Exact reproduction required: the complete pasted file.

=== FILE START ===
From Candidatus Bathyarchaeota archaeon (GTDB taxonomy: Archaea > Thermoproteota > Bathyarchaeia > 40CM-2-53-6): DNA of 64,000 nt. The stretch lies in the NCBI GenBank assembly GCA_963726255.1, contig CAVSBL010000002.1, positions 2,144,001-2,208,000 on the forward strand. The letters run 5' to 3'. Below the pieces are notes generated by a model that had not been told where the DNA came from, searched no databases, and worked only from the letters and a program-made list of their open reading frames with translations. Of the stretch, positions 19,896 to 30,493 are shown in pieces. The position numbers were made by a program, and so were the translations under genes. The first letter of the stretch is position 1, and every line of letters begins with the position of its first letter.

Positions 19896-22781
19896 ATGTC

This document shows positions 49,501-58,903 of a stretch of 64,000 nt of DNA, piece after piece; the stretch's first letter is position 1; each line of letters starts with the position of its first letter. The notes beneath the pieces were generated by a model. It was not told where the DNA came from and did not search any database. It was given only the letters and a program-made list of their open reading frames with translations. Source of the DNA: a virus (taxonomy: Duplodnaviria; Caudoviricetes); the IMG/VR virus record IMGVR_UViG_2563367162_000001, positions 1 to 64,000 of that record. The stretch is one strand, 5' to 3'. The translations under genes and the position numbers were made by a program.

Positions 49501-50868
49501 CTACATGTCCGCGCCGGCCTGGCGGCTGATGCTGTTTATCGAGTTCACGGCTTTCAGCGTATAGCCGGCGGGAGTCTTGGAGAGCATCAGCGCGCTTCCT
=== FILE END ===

From Candidatus Bathyarchaeota archaeon (GTDB taxonomy: Archaea > Thermoproteota > Bathyarchaeia > 40CM-2-53-6): DNA of 64,000 nt. The stretch lies in the NCBI GenBank assembly GCA_963726255.1, contig CAVSBL010000002.1, positions 2,144,001-2,208,000 on the forward strand. The letters run 5' to 3'. Below the pieces are notes generated by a model that had not been told where the DNA came from, searched no databases, and worked only from the letters and a program-made list of their open reading frames with translations. Of the stretch, positions 19,896 to 30,493 are shown in pieces. The position numbers were made by a program, and so were the translations under genes. The first letter of the stretch is position 1, and every line of letters begins with the position of its first letter.

Positions 19896-22781
19896 ATGTC

This document shows positions 49,501-58,903 of a stretch of 64,000 nt of DNA, piece after piece; the stretch's first letter is position 1; each line of letters starts with the position of its first letter. The notes beneath the pieces were generated by a model. It was not told where the DNA came from and did not search any database. It was given only the letters and a program-made list of their open reading frames with translations. Source of the DNA: a virus (taxonomy: Duplodnaviria; Caudoviricetes); the IMG/VR virus record IMGVR_UViG_2563367162_000001, positions 1 to 64,000 of that record. The stretch is one strand, 5' to 3'. The translations under genes and the position numbers were made by a program.

Positions 49501-50868
49501 CTACATGTCCGCGCCGGCCTGGCGGCTGATGCTGTTTATCGAGTTCACGGCTTTCAGCGTATAGCCGGCGGGAGTCTTGGAGAGCATCAGCGCGCTTCCT